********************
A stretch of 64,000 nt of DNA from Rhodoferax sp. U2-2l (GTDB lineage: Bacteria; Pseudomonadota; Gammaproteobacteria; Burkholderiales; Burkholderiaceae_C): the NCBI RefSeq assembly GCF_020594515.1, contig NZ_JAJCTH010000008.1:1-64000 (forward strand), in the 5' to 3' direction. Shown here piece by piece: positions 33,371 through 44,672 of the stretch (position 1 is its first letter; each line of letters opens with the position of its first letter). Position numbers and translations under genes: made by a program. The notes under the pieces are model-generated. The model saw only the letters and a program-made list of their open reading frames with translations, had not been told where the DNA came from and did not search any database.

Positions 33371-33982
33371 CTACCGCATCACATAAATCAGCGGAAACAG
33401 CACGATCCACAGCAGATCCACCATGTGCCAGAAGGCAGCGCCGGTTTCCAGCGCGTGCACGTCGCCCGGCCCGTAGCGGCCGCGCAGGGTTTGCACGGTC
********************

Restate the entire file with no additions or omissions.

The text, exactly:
A stretch of 64,000 nt of DNA from Rhodoferax sp. U2-2l (GTDB lineage: Bacteria; Pseudomonadota; Gammaproteobacteria; Burkholderiales; Burkholderiaceae_C): the NCBI RefSeq assembly GCF_020594515.1, contig NZ_JAJCTH010000008.1:1-64000 (forward strand), in the 5' to 3' direction. Shown here piece by piece: positions 33,371 through 44,672 of the stretch (position 1 is its first letter; each line of letters opens with the position of its first letter). Position numbers and translations under genes: made by a program. The notes under the pieces are model-generated. The model saw only the letters and a program-made list of their open reading frames with translations, had not been told where the DNA came from and did not search any database.

Positions 33371-33982
33371 CTACCGCATCACATAAATCAGCGGAAACAG
33401 CACGATCCACAGCAGATCCACCATGTGCCAGAAGGCAGCGCCGGTTTCCAGCGCGTGCACGTCGCCCGGCCCGTAGCGGCCGCGCAGGGTTTGCACGGTC